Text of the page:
I was on a course fairly recently and they mentioned four: I haven't
made many notes, but reading off the printout from the Power point
presentation the ones they mentioned were:
Free, Rodwell &Co, No 7 Maltings, Mistley, Essex (though actually the
slide was of the skeleton after it was gutted by fire)
Crockett & Jones Boot and shoe manufacturers 'Daylight Factory'
The building that is currently Kwik Fit in King's Lynn, was previously a
Also the BSA factory (or part of it), c. 1914, Birmingham
Sounds like a nice piece of research to be doing, even if you can't go
and visit them,
On 30/01/2014 13:50, Edward James wrote:
> Dear all,
> Please allow me to pick your collective brain.
> I'm currently engaged in a bit of research regarding so-called Daylight Factories. These were a 20th Century evolution of the multi-storey mill, characterised by large windows - hence 'daylight'. A famous, and probably the largest, example is the Ford Factory in Highland Park, Detroit. There were a number also built here in the UK, with one well known designer being Wallis, Gilbert & Partners.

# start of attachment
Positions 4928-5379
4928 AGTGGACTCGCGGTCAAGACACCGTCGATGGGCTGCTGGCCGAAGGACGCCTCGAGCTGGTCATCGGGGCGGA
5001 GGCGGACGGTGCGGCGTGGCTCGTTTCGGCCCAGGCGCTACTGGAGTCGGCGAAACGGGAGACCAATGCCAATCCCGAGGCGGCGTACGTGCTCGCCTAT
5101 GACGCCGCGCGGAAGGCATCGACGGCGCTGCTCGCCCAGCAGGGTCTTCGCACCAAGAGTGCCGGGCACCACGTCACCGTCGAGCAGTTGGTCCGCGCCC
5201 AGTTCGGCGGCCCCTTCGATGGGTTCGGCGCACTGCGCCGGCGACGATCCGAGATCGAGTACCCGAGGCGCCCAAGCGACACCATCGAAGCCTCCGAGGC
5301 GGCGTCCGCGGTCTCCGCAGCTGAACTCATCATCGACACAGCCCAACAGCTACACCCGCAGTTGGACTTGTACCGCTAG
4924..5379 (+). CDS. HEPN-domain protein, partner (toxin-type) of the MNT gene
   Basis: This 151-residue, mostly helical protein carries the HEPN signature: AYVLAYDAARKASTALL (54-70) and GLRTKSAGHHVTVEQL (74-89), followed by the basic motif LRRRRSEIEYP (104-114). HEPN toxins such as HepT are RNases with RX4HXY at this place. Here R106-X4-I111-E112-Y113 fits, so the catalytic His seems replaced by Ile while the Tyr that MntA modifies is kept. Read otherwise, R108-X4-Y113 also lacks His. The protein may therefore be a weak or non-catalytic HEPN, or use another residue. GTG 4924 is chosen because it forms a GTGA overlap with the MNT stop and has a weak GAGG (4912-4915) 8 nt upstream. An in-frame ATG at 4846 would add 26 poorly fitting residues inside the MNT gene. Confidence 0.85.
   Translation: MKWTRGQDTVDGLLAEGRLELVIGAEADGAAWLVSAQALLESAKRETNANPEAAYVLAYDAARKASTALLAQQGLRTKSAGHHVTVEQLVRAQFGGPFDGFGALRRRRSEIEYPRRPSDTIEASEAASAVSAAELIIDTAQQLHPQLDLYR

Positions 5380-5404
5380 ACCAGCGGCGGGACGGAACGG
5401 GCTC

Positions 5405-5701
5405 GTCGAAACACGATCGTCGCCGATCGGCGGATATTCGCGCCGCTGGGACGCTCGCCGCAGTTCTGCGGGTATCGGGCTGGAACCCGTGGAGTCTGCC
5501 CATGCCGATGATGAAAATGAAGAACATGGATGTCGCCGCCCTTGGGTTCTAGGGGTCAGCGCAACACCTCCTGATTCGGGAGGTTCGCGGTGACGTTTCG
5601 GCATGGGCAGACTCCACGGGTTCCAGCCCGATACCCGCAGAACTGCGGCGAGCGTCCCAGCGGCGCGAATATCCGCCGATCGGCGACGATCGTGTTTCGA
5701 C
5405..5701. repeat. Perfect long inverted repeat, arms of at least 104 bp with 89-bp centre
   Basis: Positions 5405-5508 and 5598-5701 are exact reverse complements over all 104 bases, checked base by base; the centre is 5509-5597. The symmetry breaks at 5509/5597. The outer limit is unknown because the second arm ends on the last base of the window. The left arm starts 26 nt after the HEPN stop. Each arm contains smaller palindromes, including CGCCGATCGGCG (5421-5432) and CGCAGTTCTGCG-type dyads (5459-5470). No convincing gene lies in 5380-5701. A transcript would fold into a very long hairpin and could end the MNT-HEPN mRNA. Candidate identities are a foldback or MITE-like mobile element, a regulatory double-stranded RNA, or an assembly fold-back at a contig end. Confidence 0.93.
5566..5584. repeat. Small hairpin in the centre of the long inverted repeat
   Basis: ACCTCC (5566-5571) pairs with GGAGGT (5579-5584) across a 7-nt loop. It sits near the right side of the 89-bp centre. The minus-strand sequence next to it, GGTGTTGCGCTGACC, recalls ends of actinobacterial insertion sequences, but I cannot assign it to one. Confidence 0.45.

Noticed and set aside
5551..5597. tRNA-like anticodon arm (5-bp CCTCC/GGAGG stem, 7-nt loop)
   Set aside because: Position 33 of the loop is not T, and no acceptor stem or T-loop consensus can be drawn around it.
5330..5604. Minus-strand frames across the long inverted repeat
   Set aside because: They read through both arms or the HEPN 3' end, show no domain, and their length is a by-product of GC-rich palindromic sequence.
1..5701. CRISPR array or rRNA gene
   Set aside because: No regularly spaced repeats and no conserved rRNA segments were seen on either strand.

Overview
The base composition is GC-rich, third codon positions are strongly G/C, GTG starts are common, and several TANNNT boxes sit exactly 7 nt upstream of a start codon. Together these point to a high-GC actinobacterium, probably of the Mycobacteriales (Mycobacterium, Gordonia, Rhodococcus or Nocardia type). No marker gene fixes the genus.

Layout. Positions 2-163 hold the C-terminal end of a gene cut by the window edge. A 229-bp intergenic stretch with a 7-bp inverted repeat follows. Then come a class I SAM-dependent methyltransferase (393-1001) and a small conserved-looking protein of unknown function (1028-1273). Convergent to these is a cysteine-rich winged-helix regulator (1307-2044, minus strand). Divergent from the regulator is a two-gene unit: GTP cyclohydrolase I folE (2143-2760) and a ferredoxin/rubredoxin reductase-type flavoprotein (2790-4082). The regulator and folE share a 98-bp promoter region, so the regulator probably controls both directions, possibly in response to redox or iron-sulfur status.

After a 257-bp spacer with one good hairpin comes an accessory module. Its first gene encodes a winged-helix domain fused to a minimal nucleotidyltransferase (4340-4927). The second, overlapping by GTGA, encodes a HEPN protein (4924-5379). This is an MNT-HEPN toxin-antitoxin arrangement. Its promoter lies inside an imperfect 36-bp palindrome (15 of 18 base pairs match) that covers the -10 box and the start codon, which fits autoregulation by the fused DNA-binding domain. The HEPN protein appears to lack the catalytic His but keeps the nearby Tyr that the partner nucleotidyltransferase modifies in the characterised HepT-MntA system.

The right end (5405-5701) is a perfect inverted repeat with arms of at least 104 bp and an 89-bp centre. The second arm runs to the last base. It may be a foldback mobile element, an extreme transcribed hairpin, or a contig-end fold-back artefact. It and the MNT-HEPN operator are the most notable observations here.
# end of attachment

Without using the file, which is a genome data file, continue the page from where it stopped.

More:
> I am looking for sources of information on any other Daylight Factories in the UK, and their designers. In particular I'm interested the location of any good surviving examples, in any condition, particularly if converted or re-purposed, but also those that are derelict or (heaven forbid) still used as factories, that members of Britarch might know about.
> I am grateful for any pointers any of you may be able to offer - although my research is unfortunately desk-based only, so much as I'd love to jump in the car and go on a hunt, I shall have to limit my site visits to Google Streetview.
> Kind regards,
> Edward James